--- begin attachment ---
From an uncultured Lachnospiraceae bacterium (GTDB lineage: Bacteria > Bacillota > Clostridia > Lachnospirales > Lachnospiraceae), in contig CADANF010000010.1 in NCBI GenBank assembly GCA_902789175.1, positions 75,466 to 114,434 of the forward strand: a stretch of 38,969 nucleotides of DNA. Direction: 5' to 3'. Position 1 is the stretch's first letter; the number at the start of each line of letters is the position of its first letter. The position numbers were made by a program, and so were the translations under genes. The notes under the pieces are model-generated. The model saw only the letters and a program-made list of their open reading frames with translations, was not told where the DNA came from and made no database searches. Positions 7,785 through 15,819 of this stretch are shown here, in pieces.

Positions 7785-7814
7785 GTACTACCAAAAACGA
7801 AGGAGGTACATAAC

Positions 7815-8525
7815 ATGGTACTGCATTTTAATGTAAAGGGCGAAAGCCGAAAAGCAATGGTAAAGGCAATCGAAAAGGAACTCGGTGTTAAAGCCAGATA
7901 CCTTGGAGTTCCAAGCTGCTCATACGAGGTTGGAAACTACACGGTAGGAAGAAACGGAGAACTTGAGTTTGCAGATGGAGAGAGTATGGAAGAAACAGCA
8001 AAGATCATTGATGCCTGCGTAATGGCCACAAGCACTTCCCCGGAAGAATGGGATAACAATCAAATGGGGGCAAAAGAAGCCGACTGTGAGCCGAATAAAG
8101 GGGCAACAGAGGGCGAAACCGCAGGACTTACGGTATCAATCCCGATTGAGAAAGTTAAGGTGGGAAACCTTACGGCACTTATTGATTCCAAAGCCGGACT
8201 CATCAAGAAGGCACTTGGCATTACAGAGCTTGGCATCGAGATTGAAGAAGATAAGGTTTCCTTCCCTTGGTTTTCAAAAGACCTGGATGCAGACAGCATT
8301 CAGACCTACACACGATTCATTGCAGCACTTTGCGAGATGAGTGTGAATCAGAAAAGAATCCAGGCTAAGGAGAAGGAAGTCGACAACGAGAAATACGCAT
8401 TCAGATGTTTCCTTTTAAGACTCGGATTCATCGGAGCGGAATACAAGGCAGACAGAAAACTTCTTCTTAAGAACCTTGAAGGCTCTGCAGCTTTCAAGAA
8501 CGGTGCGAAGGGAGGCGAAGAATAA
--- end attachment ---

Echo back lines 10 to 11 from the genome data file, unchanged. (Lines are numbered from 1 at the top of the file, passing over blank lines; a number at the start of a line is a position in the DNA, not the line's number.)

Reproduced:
8201 CATCAAGAAGGCACTTGGCATTACAGAGCTTGGCATCGAGATTGAAGAAGATAAGGTTTCCTTCCCTTGGTTTTCAAAAGACCTGGATGCAGACAGCATT
8301 CAGACCTACACACGATTCATTGCAGCACTTTGCGAGATGAGTGTGAATCAGAAAAGAATCCAGGCTAAGGAGAAGGAAGTCGACAACGAGAAATACGCAT